This is how things can get out of control.
Wall Street firms that want to loan money to companies are increasingly allowing those companies to adjust their earnings so that they look credit-worthy enough for loans, says Bloomberg.
Think of it as putting a little lipstick and rouge on a pig — but these pigs are made-up with tricky accounting.
Beth MacLean, who manages $14 billion in loans at PIMCO told Bloomberg that its time for everyone to keep an eye out for “what is real versus what is accounting” gimmicks.
It's no secret that, since the Federal Reserve lowered rates after the financial crisis, investors have turned to increasingly risky loans in their search for some kind of yield. Junk bonds (as no one on Wall Street likes to call them) have returned 145% since 2008, are up 45% this year, and yield an average of about 6%.
The Fed, for its part, has been eyeing this specific corporate debt junk bond issue since last summer. That's when it sent letters to a bunch of Wall Street banks warning them not to finance big corporate takeover deals with a 6 times debt-to-EBITDA (earnings before interest, tax, depreciation and amortization) ratio.
Back in 2013, 27% of deals passed that threshold. During the deal boom of 2007 it was 52%.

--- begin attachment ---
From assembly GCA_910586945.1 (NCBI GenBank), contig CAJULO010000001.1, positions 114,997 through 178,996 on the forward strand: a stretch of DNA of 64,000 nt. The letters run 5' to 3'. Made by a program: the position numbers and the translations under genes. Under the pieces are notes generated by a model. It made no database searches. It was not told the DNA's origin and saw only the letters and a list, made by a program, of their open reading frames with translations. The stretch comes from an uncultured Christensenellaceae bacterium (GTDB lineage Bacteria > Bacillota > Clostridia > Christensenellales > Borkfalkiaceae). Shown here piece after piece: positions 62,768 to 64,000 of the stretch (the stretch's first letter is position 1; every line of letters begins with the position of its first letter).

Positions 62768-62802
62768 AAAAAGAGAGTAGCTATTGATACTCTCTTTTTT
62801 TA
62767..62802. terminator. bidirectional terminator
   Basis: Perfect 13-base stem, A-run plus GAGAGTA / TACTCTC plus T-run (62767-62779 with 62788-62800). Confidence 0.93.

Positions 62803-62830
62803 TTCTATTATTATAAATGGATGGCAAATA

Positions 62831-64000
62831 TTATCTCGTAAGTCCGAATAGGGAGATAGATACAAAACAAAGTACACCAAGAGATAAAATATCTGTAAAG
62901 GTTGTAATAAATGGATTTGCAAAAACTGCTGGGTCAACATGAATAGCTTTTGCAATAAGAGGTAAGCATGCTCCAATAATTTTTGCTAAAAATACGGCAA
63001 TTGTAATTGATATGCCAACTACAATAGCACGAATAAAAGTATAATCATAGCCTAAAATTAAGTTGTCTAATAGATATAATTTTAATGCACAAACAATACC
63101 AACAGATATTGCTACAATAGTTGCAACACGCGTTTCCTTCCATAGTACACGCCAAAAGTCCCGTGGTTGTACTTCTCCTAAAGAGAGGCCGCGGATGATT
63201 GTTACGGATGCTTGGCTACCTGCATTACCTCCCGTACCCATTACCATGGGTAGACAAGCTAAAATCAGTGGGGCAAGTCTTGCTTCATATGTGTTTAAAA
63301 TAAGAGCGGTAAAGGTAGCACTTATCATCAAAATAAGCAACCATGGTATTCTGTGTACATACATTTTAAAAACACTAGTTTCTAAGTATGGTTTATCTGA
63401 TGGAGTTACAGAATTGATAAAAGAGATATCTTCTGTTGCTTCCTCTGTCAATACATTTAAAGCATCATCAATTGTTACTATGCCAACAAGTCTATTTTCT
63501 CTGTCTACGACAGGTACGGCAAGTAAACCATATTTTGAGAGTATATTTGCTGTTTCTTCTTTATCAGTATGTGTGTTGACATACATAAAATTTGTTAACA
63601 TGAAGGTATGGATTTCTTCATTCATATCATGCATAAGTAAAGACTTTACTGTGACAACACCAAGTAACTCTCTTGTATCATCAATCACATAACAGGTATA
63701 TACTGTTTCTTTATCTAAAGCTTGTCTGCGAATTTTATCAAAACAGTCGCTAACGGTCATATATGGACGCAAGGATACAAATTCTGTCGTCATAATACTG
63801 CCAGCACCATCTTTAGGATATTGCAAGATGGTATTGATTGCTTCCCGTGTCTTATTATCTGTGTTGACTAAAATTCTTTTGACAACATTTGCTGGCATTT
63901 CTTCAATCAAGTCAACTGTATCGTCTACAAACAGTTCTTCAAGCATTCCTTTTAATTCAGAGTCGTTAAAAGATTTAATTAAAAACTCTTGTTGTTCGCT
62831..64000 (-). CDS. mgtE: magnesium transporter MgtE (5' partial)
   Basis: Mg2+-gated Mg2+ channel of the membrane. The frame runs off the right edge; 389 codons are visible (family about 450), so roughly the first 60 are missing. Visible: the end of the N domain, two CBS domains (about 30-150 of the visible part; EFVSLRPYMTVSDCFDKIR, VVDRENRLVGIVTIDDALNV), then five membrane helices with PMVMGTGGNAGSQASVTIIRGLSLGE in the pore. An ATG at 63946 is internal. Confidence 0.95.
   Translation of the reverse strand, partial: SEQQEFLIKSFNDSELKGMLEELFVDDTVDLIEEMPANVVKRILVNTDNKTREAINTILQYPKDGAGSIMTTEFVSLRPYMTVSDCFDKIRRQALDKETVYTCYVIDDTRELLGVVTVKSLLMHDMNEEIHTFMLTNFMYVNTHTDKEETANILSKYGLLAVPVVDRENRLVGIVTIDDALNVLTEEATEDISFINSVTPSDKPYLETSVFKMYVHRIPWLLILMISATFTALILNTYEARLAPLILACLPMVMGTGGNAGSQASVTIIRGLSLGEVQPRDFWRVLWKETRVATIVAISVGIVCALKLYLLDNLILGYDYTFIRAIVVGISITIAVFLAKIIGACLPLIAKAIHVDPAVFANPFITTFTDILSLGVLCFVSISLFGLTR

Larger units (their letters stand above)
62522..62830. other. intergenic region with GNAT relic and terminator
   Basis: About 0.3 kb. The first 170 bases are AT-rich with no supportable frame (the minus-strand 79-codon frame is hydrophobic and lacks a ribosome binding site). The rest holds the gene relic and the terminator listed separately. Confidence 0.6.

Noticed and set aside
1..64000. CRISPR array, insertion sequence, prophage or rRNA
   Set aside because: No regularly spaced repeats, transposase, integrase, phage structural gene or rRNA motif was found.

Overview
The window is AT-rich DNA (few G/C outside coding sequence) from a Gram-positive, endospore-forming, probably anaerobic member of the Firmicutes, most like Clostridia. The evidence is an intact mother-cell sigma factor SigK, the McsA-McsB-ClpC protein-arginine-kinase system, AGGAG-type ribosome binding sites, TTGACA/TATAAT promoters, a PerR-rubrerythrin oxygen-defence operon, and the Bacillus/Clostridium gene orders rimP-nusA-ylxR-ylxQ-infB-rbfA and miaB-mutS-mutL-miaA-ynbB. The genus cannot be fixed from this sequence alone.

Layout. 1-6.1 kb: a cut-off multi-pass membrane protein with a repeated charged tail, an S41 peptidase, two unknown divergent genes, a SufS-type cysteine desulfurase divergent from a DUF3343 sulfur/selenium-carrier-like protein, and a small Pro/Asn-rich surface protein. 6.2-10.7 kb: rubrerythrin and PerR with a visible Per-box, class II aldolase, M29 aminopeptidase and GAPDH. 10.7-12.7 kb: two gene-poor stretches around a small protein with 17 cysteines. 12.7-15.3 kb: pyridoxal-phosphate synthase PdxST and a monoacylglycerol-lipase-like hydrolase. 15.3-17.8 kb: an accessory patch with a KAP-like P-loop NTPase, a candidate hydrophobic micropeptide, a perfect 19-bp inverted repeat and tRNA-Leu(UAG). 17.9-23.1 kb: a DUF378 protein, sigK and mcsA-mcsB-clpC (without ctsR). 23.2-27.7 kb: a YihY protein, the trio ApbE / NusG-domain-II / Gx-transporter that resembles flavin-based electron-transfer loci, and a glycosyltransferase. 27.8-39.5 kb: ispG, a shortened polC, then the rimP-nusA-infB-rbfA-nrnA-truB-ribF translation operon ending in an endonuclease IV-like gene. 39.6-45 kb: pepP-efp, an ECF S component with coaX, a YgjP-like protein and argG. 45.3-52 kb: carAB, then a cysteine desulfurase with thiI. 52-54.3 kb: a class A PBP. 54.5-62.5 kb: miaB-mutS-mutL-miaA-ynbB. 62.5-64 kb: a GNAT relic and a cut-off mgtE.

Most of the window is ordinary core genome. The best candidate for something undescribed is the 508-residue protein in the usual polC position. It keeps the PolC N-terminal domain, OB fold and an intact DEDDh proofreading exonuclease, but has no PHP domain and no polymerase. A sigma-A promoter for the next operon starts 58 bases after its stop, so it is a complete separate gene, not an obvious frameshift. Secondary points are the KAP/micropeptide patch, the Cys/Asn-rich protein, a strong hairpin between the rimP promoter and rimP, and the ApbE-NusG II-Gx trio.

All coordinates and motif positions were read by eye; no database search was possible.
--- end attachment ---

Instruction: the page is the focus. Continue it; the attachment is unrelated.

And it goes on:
What makes 2014 especially worriesome to regulators, though, is that this flurry of deals we've seen recently is the clearing of a back log in dealmaking since the financial crisis, and the word is that it's not close to over. That means money for banks when they desperately need it. Trading, as we know, is not doing so hot, so these deals are hard to pass up.
In December Morgan Stanley, Credit Suisse Group AG and Goldman Sachs Group Inc helped KKR finance a $1.6 billion LBO that was over the Fed's threshold (at a ratio of 6.8). Now, however, three banks have opted out of doing another similarly leveraged deal with KKR to buy landscaper ValleyCrest Companies LLC because of pressure from the Fed, says Reuters.
But that doesn't mean the deal won't get done. It means that someone else will do it. In this case, that someone Jefferies, a smaller less regulated boutique firm.
So maybe these risky loans won't end up on a systemically important bank's balance sheet, but they'll still be out there. And that means companies still have an incentive to pull off some accounting shenanigans in order to meet loan standards.
And when everyone's making money people want to keep the party going — especially when there's not a lot of parties going on anywhere else anyway. For banks and private equity firms making these loans, that means making credit agreements with junk bond borrowers that allow them to make accounting tweaks.
One Fed associate director, Todd Vermilyea, said earlier this month that standards “have continued to deteriorate in 2014” and that we may need “stronger supervisory action.”
Be careful out there.
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